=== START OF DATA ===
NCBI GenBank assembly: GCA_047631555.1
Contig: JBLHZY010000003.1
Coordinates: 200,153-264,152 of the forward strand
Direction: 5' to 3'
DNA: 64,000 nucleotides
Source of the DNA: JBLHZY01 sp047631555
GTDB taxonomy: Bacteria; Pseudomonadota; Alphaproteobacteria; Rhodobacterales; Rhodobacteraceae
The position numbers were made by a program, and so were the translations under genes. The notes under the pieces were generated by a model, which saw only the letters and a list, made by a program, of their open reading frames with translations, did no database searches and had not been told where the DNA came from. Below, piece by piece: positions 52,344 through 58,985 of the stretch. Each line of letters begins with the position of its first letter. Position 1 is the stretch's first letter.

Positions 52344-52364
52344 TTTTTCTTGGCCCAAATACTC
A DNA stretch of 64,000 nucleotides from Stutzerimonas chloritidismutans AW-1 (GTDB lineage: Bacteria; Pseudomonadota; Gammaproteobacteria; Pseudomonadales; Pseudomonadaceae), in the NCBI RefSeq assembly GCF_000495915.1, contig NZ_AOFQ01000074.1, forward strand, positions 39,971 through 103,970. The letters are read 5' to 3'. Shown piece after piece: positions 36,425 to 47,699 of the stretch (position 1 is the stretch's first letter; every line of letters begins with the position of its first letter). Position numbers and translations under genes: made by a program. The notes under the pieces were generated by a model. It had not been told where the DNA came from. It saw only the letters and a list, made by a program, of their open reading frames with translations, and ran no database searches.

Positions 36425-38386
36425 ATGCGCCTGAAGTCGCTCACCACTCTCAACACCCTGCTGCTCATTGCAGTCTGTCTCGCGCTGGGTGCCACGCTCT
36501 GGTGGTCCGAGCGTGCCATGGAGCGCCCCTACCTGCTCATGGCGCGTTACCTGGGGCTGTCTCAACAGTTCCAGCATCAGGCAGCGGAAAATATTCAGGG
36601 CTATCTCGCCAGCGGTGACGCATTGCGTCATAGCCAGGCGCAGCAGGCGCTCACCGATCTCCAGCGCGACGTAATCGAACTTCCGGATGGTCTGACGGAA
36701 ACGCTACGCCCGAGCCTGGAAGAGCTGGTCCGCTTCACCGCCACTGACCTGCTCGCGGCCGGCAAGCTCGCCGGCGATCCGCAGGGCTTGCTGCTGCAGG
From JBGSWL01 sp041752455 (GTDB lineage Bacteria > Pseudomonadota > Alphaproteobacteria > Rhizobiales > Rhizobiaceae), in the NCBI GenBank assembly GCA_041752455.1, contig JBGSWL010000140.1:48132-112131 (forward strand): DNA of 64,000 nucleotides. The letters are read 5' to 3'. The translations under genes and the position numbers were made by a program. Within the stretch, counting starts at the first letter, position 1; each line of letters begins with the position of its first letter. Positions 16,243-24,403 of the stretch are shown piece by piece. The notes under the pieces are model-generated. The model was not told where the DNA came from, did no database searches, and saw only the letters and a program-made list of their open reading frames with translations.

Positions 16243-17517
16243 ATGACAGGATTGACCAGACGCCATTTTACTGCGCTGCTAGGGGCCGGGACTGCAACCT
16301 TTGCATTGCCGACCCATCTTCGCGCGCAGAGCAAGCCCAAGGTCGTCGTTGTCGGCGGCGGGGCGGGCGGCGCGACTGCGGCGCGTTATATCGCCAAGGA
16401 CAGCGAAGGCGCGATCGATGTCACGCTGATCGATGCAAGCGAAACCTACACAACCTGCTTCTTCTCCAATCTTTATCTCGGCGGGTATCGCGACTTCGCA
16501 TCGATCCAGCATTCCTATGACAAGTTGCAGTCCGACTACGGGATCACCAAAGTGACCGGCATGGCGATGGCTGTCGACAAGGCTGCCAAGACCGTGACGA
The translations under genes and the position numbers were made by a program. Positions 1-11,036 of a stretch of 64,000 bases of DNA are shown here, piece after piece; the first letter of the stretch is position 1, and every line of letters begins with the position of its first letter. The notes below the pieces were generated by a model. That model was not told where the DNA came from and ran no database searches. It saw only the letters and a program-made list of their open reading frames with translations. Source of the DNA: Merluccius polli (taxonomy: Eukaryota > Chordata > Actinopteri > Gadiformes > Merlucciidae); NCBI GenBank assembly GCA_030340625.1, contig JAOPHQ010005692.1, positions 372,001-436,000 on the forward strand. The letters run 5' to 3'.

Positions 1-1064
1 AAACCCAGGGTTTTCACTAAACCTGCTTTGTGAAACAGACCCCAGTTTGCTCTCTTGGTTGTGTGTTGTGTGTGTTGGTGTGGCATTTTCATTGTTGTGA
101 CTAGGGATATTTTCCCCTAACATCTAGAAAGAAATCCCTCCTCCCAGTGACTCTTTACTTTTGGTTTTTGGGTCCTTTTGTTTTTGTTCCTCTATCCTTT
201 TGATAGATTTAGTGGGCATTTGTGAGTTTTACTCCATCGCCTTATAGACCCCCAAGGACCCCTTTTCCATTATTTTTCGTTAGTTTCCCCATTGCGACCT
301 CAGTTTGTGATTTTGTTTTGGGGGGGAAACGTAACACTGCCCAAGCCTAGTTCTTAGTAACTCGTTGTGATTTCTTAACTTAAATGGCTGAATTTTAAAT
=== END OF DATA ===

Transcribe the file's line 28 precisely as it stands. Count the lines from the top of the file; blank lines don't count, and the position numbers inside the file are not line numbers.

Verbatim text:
301 CAGTTTGTGATTTTGTTTTGGGGGGGAAACGTAACACTGCCCAAGCCTAGTTCTTAGTAACTCGTTGTGATTTCTTAACTTAAATGGCTGAATTTTAAAT